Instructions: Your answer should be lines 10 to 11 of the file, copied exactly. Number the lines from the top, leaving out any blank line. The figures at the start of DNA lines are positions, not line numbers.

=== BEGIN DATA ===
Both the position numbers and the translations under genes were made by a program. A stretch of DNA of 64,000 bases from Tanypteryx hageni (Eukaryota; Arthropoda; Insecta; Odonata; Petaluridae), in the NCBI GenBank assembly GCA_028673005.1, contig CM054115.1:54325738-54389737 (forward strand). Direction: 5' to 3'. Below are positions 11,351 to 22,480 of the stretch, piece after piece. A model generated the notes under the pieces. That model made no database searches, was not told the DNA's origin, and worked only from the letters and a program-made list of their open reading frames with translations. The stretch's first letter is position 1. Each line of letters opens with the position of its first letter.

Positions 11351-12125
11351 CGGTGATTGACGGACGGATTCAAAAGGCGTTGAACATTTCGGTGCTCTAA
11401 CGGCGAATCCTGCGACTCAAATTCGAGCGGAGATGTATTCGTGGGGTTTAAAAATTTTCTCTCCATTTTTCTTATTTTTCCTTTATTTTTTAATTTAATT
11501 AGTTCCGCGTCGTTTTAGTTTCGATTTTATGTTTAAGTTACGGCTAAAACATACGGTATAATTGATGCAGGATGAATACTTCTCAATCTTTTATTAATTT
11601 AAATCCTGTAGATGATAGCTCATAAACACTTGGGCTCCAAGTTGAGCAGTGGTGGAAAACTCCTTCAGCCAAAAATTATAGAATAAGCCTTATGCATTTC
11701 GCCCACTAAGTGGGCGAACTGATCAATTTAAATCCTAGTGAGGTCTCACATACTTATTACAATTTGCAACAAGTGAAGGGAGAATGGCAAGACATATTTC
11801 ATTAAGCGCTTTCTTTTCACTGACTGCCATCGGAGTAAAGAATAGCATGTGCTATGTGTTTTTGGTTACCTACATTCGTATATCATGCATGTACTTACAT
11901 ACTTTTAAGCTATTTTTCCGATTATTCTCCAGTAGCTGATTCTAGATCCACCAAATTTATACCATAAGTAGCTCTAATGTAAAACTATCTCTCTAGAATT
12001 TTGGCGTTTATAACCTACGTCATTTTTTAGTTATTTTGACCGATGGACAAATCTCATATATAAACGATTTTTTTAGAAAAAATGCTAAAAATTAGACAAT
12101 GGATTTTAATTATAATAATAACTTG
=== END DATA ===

12001 TTGGCGTTTATAACCTACGTCATTTTTTAGTTATTTTGACCGATGGACAAATCTCATATATAAACGATTTTTTTAGAAAAAATGCTAAAAATTAGACAAT
12101 GGATTTTAATTATAATAATAACTTG